Team 2 is back on the road!
It’s a beautiful evening for driving, as the sun is setting over the tree tops of northern Michigan and we cruise west on US Highway 2. Team 2 is a little under half way through the two thousand and some odd kilometer trip from our home base in Hamilton, ON to the prairie province of Manitoba, where we begin a five week tour through Central Canada.
There are nine of us making this great voyage together. Rachelle, an LiveDifferent (formerly Absolute) road team veteran who joined up with our team for our eastern tour is now back in Hamilton, where she’ll be looking after the dorm (and making sure Team 1 doesn’t make a mess when they get back :P). DJ is pumpin’ tunes from his iPod while he drives and by the rhythms he’s beating on the steering wheel, I’d say it’s a hardcore breakdown. Meagan is reading some Harry Potter; when a new Potter book comes out, I usually lose my wife for a day or two, but luckily she’s already read this one before. Christian is doing some writing; staring with great focus and determination at his laptop monitor. All three students (Bryan, Laura, and Melissa) are acting very studious at the moment, reading this month’s assigned book “Not For Sale” by David Batstone and working on their book reports. Hammer is also staring with great focus and determination at his laptop monitor, but he’s playing a video game, “Diablo” to be precise. And Nicole is not with us, but will be meeting up with us in Winnipeg tomorrow afternoon.
I feel incredibly fortunate to be on this bus right now, to be a part of LiveDifferent (formerly Absolute)’s Think Day tours. I’ve seen small glimpses of the huge impact that our message is having in the lives of students across this country. It’s a message that I believe can resonate with every student who hears it, and not because our teams are stacked with professionally trained speakers or high profile celebrities. Those who have been a part of our tours over the past 9 or so years all share something even more powerful: brokenness, hurt and pain. You see, in a society where those things are considered weakness, we see them as great strength. We have all made mistakes and we have all experienced times of great trial or suffering. While most would much rather burry the scars of their past and put on their best face for the world, we have seen the incredible disarming power of honesty and vulnerability, the healing and hope that can come when brave individuals give up on the masquerade and share their stories. There are seven such brave individuals sitting with me in this bus right now, and I am proud to call them friends.
After four years of travelling with LiveDifferent (formerly Absolute) teams across this beautiful country, I am sad to say that this will be my last tour. Meagan and I will still be involved with LiveDifferent (formerly Absolute), but it’s time to pass on the torch to someone else and settle down (our backs are sore and our hair is either going grey or falling out, not an exaggeration in the least). Night has fallen on Highway 2, but tomorrow brings another day of adventure and purpose for our team. Though you may not be travelling with one of our teams and speaking in front of thousands of Canadian students, I hope that you too will find the strength to share your own story with those around you. You may never know the life and hope that it can bring.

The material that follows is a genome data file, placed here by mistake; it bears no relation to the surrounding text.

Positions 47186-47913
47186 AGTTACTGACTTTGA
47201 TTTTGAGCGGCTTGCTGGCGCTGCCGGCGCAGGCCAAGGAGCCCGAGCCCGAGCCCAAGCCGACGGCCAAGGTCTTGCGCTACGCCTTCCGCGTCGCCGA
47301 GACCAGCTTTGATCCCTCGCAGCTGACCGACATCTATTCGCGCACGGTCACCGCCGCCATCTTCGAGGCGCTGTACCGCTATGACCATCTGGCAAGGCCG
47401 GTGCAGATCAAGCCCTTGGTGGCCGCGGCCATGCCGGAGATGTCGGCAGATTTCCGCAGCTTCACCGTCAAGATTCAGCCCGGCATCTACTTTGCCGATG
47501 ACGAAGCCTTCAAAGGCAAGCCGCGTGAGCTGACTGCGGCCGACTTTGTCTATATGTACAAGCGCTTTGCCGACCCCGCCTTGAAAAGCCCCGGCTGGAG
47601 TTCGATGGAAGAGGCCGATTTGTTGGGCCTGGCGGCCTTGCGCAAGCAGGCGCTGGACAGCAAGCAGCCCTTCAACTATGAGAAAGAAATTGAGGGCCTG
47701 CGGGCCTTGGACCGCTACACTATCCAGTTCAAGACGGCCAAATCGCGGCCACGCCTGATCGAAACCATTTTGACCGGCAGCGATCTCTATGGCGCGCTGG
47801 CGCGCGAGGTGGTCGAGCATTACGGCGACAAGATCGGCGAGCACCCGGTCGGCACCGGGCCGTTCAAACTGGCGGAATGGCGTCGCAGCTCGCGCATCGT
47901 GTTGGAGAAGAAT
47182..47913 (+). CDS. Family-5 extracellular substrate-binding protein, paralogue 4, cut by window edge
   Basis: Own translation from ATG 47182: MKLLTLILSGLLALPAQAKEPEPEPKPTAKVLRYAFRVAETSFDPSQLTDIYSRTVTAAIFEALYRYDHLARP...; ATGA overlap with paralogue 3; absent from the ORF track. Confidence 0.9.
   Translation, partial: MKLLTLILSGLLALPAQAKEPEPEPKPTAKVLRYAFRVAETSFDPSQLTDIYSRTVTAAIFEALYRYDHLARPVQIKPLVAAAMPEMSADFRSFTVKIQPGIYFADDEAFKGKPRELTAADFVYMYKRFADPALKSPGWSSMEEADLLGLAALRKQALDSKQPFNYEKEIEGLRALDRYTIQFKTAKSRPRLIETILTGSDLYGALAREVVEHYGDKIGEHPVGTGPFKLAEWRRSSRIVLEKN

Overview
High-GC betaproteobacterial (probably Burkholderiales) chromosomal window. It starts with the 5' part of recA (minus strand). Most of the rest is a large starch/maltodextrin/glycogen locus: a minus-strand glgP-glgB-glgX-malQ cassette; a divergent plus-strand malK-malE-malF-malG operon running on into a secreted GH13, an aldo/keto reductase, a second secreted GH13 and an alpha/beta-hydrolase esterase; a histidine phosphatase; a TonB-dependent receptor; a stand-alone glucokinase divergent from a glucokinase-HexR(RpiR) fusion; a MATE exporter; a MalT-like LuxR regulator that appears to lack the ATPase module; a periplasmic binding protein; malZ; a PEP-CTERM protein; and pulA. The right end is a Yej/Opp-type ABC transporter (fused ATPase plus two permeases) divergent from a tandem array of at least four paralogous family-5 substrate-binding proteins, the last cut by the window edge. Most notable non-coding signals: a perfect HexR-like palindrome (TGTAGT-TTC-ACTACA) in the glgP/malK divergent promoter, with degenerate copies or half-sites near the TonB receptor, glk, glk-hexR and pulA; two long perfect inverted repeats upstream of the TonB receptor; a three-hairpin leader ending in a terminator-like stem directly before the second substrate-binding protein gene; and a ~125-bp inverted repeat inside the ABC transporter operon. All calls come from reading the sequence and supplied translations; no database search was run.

p.s. Here’s a funny moment from our past tour we haven’t told you about yet: Some of the girls on our team really enjoy cooking for our team, so one evening while we were staying in a church, we went grocery shopping to get all the ingredients for Rachelle’s broccoli cheddar soup. While some were making other preparations for the soup, one team member, who will remain anonymous to prevent lifelong harassment, was asked to wash the broccoli. Alright, fine, it was Hammer (sorry dude). Anyway, after washing the nutritiously rich vegetable, Hammer handed it over to be chopped up and added to the soup. When supper was ready, Team 2 gathered in this church kitchen for a delicious meal lovingly prepared by Rachelle and some others. The first number of spoon-fulls were quite good, but within about five minutes of everyone digging in, hesitant whispers began to fill the air. We began taking a closer look at the soup. Small grey flecks that at first glance appeared to be pepper or pieces of the broccoli were now in question. As they came into focus, we began to notice many such flecks, numerous within each team member’s bowl, some very small, some much larger…and then we saw the legs. That was where the meal and appetite ended for most of the team that night, thanks to a special recipe that we now lovingly call BBS (Broccoli Bug Soup). Let me know if you want the recipe!